A month after the International Road Assessment Program (iRAP) Philippines conducted its detailed road inspection of Commonwealth Avenue in Quezon City, the organization revealed what many have known all along: that the so-called "Killer Highway" is dangerous to motorcyclists, pedestrians and vehicle occupants.
Based on the preliminary findings of the road assessment conducted by iRAP Philippines using its specially-equipped vehicle, its Multi-Infrastructure Distress Analyzing System (MIDAS) and its highly-trained Korean and Australian road analysts, the entire Commonwealth Avenue has generated a one- to two-star rating, which is considered to be high risk for bikers and pedestrians. iRAP's star rating lists five-star roads as the safest and one-star roads as the most dangerous for vehicle occupants, motorcyclists and pedestrians.
While 89 percent of the entire length of Commonwealth Avenue has generated one to two stars for motorcyclists, they aren't the only ones in danger as 69 percent of the highway also exhibited similar star ratings for vehicle occupants.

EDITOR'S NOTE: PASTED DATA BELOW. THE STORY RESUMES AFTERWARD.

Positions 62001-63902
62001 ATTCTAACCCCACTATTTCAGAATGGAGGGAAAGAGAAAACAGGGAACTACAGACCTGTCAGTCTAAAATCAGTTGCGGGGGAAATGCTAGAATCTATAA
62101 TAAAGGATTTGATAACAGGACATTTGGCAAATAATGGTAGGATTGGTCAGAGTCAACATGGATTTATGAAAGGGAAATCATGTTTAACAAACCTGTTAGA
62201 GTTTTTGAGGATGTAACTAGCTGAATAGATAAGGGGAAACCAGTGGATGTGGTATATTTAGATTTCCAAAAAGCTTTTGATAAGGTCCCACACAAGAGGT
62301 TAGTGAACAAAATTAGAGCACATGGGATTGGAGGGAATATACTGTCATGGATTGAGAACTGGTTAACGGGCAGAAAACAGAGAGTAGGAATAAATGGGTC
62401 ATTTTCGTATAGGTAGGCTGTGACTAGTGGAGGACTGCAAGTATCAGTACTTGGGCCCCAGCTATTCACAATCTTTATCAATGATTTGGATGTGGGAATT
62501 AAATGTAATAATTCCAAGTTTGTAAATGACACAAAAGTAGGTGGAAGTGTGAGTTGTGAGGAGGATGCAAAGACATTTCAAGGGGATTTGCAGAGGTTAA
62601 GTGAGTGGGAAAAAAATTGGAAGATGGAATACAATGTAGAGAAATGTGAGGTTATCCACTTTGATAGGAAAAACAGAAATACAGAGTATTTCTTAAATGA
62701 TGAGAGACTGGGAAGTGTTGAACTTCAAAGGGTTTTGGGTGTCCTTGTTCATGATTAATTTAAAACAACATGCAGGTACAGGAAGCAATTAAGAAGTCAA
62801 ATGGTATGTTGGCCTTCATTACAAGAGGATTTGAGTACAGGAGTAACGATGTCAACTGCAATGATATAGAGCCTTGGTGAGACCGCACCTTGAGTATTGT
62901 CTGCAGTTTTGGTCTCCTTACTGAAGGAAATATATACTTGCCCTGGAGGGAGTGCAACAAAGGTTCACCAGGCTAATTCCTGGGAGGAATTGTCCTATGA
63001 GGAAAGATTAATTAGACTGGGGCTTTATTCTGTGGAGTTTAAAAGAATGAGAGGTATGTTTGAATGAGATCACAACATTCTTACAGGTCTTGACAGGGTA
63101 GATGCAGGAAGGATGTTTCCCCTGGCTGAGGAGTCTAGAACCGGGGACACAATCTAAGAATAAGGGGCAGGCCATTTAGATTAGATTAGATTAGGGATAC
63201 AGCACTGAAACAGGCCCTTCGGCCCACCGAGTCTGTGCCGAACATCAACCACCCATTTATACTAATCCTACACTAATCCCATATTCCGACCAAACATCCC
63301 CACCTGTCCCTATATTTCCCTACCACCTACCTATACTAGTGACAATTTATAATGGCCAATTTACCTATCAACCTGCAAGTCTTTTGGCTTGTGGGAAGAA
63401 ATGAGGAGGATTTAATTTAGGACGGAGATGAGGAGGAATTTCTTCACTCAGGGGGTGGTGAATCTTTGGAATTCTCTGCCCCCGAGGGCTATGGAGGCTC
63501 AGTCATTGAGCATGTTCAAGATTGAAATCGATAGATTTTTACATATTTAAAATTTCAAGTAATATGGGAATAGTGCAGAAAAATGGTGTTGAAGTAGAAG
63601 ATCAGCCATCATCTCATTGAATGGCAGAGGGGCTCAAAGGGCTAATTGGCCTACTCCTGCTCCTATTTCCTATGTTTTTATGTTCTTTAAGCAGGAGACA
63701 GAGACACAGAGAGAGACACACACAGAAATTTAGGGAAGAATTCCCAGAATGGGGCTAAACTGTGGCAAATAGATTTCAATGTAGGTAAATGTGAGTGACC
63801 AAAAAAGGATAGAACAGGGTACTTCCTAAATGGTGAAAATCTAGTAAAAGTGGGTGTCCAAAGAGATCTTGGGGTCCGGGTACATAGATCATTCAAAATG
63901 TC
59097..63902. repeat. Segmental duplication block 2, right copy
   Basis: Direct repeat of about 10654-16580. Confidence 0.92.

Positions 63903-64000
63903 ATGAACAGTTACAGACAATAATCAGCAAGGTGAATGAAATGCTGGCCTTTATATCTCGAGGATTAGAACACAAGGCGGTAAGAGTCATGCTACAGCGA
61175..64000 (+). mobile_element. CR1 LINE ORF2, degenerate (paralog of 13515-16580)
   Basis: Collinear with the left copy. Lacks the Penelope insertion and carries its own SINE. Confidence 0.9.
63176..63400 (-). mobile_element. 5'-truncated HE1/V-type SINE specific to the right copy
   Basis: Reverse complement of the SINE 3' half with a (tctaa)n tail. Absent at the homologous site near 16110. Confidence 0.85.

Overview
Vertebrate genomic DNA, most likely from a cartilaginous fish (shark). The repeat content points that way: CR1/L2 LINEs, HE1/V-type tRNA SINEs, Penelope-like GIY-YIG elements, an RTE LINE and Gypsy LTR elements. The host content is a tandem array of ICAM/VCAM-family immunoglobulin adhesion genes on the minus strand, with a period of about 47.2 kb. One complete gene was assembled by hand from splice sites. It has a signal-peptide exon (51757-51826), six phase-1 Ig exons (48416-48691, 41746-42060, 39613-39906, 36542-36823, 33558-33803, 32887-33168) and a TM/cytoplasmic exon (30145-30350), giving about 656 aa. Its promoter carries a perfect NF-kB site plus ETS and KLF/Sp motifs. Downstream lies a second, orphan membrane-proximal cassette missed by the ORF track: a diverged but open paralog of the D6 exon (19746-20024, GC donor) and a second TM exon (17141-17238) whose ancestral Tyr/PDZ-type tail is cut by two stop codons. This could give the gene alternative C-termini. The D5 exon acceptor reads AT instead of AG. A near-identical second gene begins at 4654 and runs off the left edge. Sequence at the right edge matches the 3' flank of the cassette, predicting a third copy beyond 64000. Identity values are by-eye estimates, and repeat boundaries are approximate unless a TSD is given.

Department of Public Works and Highways (DPWH) secretary Rogelio Singson added that Commonwealth Avenue has become a dangerous roadway because of the high level of activity on it. According to iRAP Philippines' findings, 27 percent of the highway either have no footpaths or may have one but is obstructed. The organization also observed that numerous pedestrian bridges do not have pedestrian fences while some end on traffic lanes. Ninety seven percent of Commonwealth Avenue also has medium- or high-level obstructions encroaching on the road like ambulant vendors and almost the entire highway has severe roadside hazards located within five meters of it like poles, trees and end barriers. Considering the high volume of traffic along the highway, there are also very few intersections without traffic signals.
In an effort to reduce the risk of road accidents along Commonwealth Avenue, the highway will reportedly need "a total comprehensive approach focusing on infrastructure, speed management, and behavior," added Singson.
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